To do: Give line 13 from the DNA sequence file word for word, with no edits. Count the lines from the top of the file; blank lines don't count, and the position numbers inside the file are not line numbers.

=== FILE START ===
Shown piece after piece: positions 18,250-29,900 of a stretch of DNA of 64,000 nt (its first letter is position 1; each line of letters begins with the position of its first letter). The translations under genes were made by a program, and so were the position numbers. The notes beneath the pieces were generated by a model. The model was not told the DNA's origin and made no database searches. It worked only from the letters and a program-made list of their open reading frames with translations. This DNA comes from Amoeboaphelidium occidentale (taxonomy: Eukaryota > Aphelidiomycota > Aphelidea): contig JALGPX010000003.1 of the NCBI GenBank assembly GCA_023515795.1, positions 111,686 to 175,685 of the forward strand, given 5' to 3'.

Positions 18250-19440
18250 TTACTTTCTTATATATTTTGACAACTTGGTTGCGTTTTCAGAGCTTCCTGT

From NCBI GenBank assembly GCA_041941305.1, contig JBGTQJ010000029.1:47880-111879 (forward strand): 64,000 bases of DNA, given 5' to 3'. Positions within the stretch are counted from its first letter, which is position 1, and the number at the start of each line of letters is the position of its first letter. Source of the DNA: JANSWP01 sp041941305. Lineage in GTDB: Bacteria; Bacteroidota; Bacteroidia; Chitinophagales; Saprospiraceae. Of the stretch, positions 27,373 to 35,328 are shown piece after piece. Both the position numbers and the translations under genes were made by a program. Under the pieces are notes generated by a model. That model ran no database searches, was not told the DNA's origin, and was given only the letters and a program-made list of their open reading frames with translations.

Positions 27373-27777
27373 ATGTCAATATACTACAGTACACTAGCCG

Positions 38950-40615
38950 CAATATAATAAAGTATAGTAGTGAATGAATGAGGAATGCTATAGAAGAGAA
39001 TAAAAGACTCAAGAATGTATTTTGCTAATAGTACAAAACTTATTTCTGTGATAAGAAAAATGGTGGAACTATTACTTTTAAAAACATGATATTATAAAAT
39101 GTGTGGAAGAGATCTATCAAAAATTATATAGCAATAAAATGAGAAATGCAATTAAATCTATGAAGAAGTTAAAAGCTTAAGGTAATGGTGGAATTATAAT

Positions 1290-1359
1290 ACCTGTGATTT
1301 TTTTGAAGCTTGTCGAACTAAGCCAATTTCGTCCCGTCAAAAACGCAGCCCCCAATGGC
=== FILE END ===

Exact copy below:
1301 TTTTGAAGCTTGTCGAACTAAGCCAATTTCGTCCCGTCAAAAACGCAGCCCCCAATGGC